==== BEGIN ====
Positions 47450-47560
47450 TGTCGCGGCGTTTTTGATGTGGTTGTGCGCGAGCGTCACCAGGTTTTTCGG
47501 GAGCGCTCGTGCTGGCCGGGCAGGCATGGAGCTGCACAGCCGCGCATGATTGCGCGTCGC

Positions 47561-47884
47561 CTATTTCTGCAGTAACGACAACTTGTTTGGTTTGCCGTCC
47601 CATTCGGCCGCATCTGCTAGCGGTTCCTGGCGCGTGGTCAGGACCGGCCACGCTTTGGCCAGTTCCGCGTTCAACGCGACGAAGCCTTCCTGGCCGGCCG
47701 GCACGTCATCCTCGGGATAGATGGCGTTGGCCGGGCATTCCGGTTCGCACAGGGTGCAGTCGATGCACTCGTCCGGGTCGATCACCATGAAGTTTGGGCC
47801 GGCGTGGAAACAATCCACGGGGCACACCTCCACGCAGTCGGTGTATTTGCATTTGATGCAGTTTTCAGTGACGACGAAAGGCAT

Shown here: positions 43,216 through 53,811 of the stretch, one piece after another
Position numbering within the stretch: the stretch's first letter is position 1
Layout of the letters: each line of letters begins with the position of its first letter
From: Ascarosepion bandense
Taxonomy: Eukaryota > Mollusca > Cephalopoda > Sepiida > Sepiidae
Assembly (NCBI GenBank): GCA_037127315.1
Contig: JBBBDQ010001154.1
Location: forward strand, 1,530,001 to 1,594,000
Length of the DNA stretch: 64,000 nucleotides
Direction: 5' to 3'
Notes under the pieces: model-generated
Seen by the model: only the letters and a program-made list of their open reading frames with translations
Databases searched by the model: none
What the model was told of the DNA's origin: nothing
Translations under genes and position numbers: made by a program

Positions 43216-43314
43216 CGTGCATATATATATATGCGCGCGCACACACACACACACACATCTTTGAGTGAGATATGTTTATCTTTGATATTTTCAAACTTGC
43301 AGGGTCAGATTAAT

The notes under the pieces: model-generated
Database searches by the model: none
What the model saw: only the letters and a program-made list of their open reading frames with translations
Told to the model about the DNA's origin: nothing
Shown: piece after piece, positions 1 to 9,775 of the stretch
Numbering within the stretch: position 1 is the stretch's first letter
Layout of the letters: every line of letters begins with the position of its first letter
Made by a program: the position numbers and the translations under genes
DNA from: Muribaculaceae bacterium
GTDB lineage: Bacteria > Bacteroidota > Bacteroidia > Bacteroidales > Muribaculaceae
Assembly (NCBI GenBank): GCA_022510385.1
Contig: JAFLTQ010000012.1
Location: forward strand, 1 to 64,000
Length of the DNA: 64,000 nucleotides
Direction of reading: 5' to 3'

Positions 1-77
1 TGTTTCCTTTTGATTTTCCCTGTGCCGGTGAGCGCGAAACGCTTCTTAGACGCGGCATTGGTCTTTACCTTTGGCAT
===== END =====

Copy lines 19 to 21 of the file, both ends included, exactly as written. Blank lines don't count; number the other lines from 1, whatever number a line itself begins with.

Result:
Notes under the pieces: model-generated
Seen by the model: only the letters and a program-made list of their open reading frames with translations
Databases searched by the model: none